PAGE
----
Mediacheck

Politics and the Canadian Language

What would Orwell say about our curious brand of Newspeak?

By Crawford Kilian 31 Oct 2013 | TheTyee.ca

Crawford Kilian is a contributing editor of The Tyee.

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In today's Canadian Newspeak, 'accountability' evidently means Mike Duffy is to blame for everything that's gone wrong since the election of 2006.

The Senate expenses scandal, as the CBC now calls it, continues to grow, while the language used to describe it continues to shrink: we have fewer words to describe the scandal and those involved, and many of them are clichés like "bombshell" and "house of cards."

Without an extensive and nuanced vocabulary, our media provide a narrow and simplistic picture of events. Our own ability to think about those events is similarly narrowed.

It reminds me of a summer-stock theatre production of Terence Rattigan's Separate Tables that I was in long ago, in which we actors in a hotel dining-room scene appeared to be enjoying a sumptuous meal. We were actually chowing down on sliced bananas and apple sauce. All of us. Every damn night of the run.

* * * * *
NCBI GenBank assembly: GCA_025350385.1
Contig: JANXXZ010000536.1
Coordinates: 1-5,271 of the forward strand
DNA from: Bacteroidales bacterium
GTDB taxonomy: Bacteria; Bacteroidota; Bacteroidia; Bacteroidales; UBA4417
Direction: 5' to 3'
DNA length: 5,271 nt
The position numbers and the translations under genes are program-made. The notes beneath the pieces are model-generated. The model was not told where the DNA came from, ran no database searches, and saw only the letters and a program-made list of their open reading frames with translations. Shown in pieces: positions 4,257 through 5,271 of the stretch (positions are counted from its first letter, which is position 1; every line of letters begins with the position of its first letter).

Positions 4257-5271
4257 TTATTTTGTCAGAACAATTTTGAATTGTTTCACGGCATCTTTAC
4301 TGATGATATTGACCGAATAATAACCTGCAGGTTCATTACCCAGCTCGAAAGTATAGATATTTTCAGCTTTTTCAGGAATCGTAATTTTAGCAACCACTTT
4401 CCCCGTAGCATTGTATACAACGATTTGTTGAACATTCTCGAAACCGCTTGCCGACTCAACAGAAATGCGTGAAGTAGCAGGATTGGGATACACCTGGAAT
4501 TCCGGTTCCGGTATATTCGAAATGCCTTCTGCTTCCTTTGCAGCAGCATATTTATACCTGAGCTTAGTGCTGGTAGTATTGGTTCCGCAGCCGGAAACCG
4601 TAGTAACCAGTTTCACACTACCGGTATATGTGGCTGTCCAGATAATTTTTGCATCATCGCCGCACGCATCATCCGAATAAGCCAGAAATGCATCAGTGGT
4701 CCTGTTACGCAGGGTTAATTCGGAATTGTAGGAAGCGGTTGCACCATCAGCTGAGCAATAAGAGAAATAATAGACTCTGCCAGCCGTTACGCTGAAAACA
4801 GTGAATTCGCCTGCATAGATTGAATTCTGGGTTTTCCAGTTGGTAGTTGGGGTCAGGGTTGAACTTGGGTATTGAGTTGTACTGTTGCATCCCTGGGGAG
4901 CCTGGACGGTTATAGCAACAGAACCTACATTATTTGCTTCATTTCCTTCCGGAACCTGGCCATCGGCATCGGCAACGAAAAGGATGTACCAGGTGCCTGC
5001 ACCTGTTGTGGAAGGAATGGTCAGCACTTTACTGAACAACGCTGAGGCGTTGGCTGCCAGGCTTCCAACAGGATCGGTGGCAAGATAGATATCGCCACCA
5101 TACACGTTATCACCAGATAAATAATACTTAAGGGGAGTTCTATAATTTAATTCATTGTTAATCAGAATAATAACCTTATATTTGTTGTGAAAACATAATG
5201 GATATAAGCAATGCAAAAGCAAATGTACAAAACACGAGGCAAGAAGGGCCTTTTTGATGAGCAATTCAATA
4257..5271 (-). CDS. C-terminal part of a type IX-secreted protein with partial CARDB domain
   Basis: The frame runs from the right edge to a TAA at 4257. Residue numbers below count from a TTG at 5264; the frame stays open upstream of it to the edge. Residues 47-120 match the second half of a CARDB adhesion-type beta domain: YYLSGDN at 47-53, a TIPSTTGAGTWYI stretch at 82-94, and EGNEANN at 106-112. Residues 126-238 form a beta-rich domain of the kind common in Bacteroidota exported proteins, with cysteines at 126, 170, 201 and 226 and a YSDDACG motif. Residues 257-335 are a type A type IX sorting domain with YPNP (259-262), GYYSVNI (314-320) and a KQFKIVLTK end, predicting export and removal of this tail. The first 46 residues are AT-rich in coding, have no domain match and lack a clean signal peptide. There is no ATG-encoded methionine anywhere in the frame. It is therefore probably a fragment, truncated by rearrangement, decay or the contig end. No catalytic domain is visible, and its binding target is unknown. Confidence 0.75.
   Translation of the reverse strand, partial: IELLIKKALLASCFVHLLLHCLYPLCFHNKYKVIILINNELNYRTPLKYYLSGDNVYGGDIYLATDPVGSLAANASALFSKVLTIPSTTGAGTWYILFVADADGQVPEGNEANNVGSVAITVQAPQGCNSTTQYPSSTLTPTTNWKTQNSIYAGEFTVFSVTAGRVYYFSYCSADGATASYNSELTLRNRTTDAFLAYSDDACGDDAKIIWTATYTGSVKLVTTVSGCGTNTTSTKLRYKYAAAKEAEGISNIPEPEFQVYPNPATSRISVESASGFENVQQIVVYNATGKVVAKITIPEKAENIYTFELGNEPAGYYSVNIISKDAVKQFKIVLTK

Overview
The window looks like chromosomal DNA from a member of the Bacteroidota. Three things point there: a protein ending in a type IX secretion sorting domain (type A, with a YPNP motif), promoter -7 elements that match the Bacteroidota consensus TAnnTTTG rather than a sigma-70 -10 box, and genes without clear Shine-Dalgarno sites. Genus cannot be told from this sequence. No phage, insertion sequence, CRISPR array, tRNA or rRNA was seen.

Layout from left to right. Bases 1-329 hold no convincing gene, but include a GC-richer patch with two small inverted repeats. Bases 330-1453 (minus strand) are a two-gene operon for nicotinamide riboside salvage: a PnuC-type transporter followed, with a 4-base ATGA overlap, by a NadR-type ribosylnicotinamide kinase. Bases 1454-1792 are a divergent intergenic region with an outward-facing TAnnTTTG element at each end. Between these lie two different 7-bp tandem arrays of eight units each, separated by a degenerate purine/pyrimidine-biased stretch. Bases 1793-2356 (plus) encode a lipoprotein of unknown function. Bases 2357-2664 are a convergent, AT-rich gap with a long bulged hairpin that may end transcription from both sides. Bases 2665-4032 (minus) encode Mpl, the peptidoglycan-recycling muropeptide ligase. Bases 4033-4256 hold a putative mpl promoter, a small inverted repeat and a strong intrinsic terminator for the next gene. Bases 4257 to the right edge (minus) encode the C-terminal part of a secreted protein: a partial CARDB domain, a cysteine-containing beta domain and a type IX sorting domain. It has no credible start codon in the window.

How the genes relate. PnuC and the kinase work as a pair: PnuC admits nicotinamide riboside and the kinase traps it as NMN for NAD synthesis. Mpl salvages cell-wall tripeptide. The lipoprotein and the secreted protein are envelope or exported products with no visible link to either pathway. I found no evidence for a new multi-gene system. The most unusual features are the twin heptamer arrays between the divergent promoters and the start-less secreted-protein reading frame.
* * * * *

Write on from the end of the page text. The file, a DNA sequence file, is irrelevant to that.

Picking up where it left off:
The debasement of political language is nothing new. George Orwell's 1946 essay "Politics and the English Language" described the decline of British political discourse in the 1930s and '40s.

But Orwell's thoughts are still current: English, he said, "becomes ugly and inaccurate because our thoughts are foolish, but the slovenliness of our language makes it easier for us to have foolish thoughts."

"Orthodoxy, of whatever colour," he added, "seems to demand a lifeless, imitative style" -- a lesson taken to heart by compilers of Conservative talking points, as well as his note that "in our time, political speech and writing are largely the defence of the indefensible."

Canadians can make a modest claim to carrying on that debasement -- taking the worst outrages from other English-speaking nations and adding distinctive adulterants of maple syrup, Timbits, and bitumen to the once-eloquent political English of Tom Paine, Edmund Burke, and John Locke.